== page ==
Top 10 cat breeds with short legs: More than the munchkin cat
While many animal rights activists justifiably speak out against the breeding of cats with short legs, there are many specimens worth appreciating for their looks and personalities. Let's take a look at them!
Cats with short legs are interesting creatures, not only because of their unique appearances, but because of the nature of their breeding.
To many, they are the perfect example of where breeding goes wrong – cats who have been genetically cursed with serious disadvantages.
Still, it's worth talking at length about what makes these felines special.
Our cat guide dives into the top 10 best cat breeds with short legs. Is the munchkin alone in its suffering?
Top 10 cat breeds with short legs
Out of the many cat breeds that feature short and stout legs, many stand out as absolute darlings. While severely disadvantaged, and often suffering from serious health issues, these fluffy fellows often feature personalities of gold, loving their humans with an undying passion.
So what are the highlights of this often-maligned group of kitties? These ten short legged cats make a name for themselves due to their immense cuteness and the darling personalities they exude.
10. Scottish fold
The Scottish fold is famous for having short legs and iconic folded-over ears. Their extraordinary ears are the result of a genetic mutation and disease (osteochondrodysplasia) which causes the cartilage in the ears to atrophy. This likely also explains their shorter legs.
Interestingly, seeing as most cats communicate with each other via the position of their ears, the folded over nature of their cute little ears have a pretty serious impact on their communication skills. They also hear much worse than other cats, putting them in a particularly disadvantaged position when out and about.
Another cat with short legs is the Cymric, a breed of cats where their front legs have ended up being much shorter than their hind legs. Some Cymric cats are even born without a tail, giving them the not-so-pleasant nickname of "stumpies". As a result, the Cymric is the perfect example of a short-legged cat that poses many ethical concerns.
They also often suffer from fused vertebrae as well as bladder and intestinal disorders, all a result of genetic mutation. Much like how the Scottish fold can't communicate with its ears, Cymrics have trouble communicating with their stumped tails. It's honestly very strange, and quite cruel.
8. Exotic shorthair cat
Exotic shorthairs emerged from the crossbreeding of an American shorthair and the Persian cat. They are characterized by short legs and short lives, largely on account of their various health problems. With flat heads and flat faces, these fluffy little dudes often suffer from quite severe breathing problems.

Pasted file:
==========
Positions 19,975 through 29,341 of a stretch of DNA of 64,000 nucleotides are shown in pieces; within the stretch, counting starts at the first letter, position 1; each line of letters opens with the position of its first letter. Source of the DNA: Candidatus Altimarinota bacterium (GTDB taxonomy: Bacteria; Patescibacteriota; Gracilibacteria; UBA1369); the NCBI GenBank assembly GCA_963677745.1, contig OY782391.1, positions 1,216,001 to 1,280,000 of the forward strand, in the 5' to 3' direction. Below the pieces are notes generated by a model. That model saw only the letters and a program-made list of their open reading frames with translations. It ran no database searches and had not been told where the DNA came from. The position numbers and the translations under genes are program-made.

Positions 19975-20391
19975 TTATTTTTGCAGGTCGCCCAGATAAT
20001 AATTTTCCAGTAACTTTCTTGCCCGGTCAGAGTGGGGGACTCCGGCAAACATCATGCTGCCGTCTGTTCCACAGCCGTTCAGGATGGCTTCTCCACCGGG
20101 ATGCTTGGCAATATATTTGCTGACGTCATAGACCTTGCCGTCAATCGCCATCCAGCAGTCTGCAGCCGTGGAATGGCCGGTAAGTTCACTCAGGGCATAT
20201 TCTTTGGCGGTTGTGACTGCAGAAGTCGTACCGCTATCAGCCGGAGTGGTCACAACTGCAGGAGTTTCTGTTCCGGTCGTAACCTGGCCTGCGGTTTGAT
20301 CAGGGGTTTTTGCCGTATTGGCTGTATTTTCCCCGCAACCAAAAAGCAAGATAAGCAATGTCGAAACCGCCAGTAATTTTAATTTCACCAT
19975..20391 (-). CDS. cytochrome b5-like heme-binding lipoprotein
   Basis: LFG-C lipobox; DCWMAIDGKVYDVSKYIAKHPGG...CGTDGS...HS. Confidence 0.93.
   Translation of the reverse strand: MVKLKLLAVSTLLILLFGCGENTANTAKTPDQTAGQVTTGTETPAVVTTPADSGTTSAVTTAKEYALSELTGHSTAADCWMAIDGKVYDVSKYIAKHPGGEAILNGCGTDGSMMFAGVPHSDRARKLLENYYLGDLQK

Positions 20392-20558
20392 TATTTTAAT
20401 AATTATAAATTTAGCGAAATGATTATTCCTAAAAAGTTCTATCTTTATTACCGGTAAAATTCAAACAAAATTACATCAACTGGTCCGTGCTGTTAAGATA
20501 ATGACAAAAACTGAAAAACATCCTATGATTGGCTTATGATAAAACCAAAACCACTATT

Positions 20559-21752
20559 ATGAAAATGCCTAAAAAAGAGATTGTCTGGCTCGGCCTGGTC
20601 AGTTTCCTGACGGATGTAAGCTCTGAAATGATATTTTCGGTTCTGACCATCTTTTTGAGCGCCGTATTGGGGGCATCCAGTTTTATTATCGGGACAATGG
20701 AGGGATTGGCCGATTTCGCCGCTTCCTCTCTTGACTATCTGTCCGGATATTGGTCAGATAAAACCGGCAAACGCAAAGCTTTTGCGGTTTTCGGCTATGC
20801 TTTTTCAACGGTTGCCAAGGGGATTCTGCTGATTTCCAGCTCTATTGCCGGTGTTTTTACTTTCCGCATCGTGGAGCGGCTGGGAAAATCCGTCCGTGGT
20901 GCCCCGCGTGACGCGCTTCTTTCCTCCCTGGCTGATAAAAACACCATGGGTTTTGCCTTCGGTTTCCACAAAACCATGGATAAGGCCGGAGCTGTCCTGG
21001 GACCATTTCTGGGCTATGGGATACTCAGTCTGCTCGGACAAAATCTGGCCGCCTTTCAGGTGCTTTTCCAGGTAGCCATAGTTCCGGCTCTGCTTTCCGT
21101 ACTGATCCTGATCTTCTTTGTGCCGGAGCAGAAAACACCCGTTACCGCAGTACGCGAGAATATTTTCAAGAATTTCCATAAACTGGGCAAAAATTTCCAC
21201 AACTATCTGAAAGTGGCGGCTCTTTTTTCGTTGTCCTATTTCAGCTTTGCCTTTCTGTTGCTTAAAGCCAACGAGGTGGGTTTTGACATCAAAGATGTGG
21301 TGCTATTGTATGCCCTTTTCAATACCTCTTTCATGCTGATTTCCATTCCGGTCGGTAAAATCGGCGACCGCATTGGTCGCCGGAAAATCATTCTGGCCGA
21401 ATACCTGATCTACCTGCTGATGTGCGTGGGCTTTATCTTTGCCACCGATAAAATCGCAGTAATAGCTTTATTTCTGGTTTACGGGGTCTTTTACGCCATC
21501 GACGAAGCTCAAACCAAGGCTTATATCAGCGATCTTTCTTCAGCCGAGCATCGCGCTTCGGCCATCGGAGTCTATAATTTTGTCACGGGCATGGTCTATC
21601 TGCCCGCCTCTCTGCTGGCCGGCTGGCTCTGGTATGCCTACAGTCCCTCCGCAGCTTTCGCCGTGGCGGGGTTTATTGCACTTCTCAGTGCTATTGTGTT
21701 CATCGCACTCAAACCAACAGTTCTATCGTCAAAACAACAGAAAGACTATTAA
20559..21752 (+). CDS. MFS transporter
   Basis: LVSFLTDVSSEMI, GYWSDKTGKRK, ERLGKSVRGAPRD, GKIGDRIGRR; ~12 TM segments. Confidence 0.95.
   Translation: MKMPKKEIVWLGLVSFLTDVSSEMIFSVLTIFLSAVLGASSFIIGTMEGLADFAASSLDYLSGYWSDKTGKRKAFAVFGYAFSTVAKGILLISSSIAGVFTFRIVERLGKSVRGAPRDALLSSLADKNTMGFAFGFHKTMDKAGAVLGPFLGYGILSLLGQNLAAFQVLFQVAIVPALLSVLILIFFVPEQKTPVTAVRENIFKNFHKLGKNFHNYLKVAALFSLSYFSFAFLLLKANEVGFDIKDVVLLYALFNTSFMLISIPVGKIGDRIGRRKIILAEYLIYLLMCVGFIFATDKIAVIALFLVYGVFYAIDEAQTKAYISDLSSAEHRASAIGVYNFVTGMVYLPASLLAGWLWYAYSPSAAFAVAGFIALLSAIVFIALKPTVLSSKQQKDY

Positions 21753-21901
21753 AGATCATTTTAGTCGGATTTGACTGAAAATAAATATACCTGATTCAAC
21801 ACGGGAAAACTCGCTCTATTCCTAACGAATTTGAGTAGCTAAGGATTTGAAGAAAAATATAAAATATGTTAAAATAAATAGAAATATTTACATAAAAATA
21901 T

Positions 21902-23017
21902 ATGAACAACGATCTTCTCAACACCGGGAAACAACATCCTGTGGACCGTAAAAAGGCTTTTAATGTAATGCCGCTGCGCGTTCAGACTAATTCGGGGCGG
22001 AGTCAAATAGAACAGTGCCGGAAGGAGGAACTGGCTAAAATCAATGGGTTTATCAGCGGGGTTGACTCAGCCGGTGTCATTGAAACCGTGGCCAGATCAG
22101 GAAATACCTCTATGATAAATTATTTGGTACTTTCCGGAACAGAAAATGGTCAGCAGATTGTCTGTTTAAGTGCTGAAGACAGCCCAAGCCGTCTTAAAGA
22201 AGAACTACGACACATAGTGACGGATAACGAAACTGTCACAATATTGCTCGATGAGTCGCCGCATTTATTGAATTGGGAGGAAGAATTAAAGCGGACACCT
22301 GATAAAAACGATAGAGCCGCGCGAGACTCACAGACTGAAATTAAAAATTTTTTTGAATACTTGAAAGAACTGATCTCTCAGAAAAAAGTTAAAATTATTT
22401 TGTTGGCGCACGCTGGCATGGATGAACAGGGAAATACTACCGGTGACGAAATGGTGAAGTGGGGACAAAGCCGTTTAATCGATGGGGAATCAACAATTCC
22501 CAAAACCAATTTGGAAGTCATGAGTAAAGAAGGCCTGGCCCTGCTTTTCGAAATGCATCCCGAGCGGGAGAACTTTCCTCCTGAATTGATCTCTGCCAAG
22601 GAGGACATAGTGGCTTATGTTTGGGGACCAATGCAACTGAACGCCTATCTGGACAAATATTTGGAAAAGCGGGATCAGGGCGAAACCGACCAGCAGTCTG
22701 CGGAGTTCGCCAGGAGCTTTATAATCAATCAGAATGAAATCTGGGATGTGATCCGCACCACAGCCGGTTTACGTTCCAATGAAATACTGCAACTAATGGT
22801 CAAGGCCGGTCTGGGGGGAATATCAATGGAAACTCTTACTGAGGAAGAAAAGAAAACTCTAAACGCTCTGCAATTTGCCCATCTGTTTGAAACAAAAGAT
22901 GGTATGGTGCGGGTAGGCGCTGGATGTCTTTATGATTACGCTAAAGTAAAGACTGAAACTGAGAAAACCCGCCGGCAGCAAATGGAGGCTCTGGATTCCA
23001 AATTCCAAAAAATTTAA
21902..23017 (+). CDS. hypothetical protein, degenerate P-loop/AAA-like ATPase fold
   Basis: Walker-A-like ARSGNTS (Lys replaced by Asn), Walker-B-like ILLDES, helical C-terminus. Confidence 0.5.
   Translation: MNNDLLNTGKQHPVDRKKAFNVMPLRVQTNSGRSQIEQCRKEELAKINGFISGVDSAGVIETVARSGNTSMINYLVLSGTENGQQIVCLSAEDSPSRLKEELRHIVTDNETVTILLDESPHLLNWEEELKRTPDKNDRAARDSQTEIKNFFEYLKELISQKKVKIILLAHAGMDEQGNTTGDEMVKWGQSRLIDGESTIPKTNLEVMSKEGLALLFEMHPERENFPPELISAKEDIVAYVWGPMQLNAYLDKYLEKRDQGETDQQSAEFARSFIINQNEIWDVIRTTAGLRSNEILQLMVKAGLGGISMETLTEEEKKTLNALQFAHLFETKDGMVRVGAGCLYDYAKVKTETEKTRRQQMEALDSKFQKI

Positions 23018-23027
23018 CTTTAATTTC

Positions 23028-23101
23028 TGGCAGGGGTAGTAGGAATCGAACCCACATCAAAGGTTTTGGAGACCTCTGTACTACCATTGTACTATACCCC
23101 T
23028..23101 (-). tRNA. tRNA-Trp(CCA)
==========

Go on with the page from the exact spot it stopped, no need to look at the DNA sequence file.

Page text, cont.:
They might have some of the smallest cat legs in the world, but the exotic shorthair has anything but a small personality. Despite being excitable and happy to be around humans, though, these little dudes can't help but live in the shadow of their various issues. For goodness' sake, they even have severe kidney issues that can even lead to their death if not treated properly.
7. Bambino cat
Bambinos are some of the most startling-looking cats around, largely on account of their complete lack of fur. It was a breed created in 2005 by an American couple who crossed a Munchkin (mentioned later) with a Sphynx. Ten years later, in 2015, it was formerly recognized as a breed and given the name "bambino," which means "baby" in Italian.
They are considered a rather unethical breed due to the numerous health defects they have and the fact that they have no whiskers, which they need for orientation. They also have the disadvantages of a munchkin, including the serious movement restrictions that come from having short legs.
The Manx cat is famous for its short legs and intense affection, as well as its missing tail. These animals suffer from a gene mutation known as "Manx syndrome" that causes deformities in the spine, resulting in arthritis and incontinence in many cases.
As cute as they are, many Manxes will live short, painful, and very unhappy lives. While sweet and funny, unless you adopt a Manx from a cat shelter out of pity, try to avoid supporting the industry that puts these poor feline fellows in such an awful and painful position.
5. Persian cat
The Persian cat is one of the most popular cat breeds in the world, and one of the more normal kitties on this list. It is characterized by its peaceful and calm nature, is very affectionate and cuddly, and is always keen for a treat. The problem, though, is that the over-breeding of Persians have caused some to have overly short legs and a remarkably flattened face.